Lifelong Strength Training in Aging Societies

Andy HO

Associate Professor of Chinese Culture University, Chinese Taipei

Human life expectancy has been expended in recent years because of the development of healthcare system and medical technology. However, while the length of life is getting longer, the quality of life is not guaranteed to increase at the same time.

When people age, the loss of functional capability of the body results in a decrease in quality of life. When people age, several major problems may occur including sarcopenia, osteopenia and different forms of metabolic syndromes. Sarcopenia refers to the gradual loss of muscle mass, and osteopenia is the decrease of bone mineral density. The loss of muscle mass results in decrease in functional strength, which would heavily affect the capability for aging people to take care of themselves, live independently, and most important, enjoy life. The loss of bone mineral density may be related to the increased risk of falling and fracture, which might results in series injury or death. The decrease in muscle mass is not only related the loss of functional capability, but the changed metabolic rate is also related to the increase of body fat. Low muscle mass and fragile bones combined with excessive body fat lead to a serious health condition. Without proper intervention, changes in body functions with age will, directly or indirectly, result in increased costs of healthcare. As a result, functional capability and the quality of life of the elderlies become the first priority in many of the aging societies.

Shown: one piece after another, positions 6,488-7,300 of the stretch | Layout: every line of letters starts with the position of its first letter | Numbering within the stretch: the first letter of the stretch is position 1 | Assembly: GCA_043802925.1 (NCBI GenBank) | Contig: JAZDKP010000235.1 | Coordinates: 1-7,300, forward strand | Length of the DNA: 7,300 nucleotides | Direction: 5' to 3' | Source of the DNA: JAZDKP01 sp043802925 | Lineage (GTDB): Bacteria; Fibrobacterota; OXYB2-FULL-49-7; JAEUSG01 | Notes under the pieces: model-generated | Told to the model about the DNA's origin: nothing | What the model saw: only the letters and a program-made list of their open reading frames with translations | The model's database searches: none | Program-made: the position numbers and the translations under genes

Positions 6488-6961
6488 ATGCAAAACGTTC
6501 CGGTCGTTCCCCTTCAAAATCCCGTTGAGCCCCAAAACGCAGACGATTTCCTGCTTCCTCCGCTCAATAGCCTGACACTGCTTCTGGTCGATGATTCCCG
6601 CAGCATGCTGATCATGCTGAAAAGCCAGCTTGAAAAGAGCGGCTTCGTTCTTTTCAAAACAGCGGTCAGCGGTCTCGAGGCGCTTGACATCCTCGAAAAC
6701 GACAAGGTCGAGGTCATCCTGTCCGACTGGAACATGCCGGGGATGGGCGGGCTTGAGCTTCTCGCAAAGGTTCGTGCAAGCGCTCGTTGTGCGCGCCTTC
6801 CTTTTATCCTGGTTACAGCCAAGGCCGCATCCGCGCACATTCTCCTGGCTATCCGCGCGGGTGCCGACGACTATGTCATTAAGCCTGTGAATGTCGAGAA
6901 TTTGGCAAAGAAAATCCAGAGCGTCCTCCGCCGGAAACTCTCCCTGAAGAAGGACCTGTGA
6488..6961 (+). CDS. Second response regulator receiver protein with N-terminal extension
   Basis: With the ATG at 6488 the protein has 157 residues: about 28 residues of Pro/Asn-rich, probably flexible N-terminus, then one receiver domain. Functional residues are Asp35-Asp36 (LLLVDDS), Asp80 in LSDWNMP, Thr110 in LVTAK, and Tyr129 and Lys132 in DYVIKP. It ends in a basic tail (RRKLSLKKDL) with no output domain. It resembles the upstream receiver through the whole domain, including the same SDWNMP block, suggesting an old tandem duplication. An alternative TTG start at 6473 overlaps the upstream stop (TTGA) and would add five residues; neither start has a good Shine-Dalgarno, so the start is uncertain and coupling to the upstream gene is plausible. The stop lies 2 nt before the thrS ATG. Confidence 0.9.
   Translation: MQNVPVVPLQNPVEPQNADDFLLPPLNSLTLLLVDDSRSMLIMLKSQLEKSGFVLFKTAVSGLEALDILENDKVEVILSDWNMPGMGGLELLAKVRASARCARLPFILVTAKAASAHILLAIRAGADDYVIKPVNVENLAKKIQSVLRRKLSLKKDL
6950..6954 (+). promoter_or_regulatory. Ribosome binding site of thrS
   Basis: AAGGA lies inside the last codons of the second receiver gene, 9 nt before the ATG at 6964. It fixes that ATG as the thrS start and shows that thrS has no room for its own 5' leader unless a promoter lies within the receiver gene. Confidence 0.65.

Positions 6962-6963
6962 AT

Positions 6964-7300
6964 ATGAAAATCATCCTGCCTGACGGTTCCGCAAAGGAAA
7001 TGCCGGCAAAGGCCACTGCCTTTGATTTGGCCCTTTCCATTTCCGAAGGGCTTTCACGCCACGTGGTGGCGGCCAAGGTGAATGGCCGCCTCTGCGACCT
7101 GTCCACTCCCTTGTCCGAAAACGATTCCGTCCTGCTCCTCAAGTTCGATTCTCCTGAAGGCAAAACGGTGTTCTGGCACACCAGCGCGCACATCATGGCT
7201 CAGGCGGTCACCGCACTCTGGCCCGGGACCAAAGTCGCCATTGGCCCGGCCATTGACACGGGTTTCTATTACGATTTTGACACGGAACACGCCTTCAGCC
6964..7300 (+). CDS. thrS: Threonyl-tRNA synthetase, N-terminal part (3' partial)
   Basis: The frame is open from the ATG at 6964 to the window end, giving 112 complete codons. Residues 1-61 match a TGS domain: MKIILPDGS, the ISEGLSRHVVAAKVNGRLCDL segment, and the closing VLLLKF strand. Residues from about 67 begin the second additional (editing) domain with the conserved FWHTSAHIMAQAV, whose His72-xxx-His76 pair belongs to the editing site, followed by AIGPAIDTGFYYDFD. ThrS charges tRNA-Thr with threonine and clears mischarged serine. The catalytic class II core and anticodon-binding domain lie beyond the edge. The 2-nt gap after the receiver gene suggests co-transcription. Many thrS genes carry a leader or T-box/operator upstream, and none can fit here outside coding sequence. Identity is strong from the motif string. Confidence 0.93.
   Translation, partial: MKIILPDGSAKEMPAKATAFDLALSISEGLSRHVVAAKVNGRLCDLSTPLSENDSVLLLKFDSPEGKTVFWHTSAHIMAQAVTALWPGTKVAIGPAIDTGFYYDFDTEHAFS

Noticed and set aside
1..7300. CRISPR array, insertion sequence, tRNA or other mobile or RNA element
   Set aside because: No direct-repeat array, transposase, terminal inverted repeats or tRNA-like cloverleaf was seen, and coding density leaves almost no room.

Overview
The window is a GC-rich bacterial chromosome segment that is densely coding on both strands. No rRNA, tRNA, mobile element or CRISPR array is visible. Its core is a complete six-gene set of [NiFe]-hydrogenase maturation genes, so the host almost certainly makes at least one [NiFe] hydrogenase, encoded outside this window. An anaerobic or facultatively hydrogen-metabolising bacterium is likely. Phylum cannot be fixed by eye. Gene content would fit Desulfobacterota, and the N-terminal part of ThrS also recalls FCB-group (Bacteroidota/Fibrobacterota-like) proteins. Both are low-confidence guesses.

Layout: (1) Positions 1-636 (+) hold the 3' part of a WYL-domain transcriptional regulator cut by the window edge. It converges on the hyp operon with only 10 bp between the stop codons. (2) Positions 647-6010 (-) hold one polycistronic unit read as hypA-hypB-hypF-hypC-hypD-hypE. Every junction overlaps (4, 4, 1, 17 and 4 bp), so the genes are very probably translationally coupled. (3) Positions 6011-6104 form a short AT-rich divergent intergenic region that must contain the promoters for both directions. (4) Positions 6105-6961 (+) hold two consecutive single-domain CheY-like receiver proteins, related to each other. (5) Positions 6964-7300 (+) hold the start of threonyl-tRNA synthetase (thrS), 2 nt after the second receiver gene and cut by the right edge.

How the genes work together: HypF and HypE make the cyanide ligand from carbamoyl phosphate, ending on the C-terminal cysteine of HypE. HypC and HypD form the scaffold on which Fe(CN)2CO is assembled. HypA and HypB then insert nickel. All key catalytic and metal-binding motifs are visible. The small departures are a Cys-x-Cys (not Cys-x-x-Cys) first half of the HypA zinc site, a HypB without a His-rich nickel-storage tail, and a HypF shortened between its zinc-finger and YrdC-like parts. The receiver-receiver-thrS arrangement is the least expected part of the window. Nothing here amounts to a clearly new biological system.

While the aging process seemed to be inevitable, evidence showed that many of the loss of body functions while aging partially resulted from being physically inactive, instead of simply getting older. Thus, it is an accepted idea that as people get older, they need to exercise, or at least being active. However, there is currently no simple suggestion about how the elderly should engage in exercise and physical activities. Due to the common belief that the neuromuscular function and body structure may deteriorate with age, many people believe that the elderlies should engage in light or moderate physical activities, in order to prevent exercise-related risks. These guidelines or suggestions, however, may not be sufficient to counter the aging process.

Light or moderate physical activities may not be effective enough to stimulate the growth of muscle mass and bones. Heavy resistance training, when done properly and progressively, can reverse the process of aging in terms of muscle function and bone structure, even for people who started training in later life. Research showed that strength training can increase the size and strength of the muscle groups as well as strengthen the bone structure. Thus, the purpose of this presentation is to explain the rationale of introducing heavy resistance training to the aging population and provide brief guidelines about how to engage in safe and effective training programs.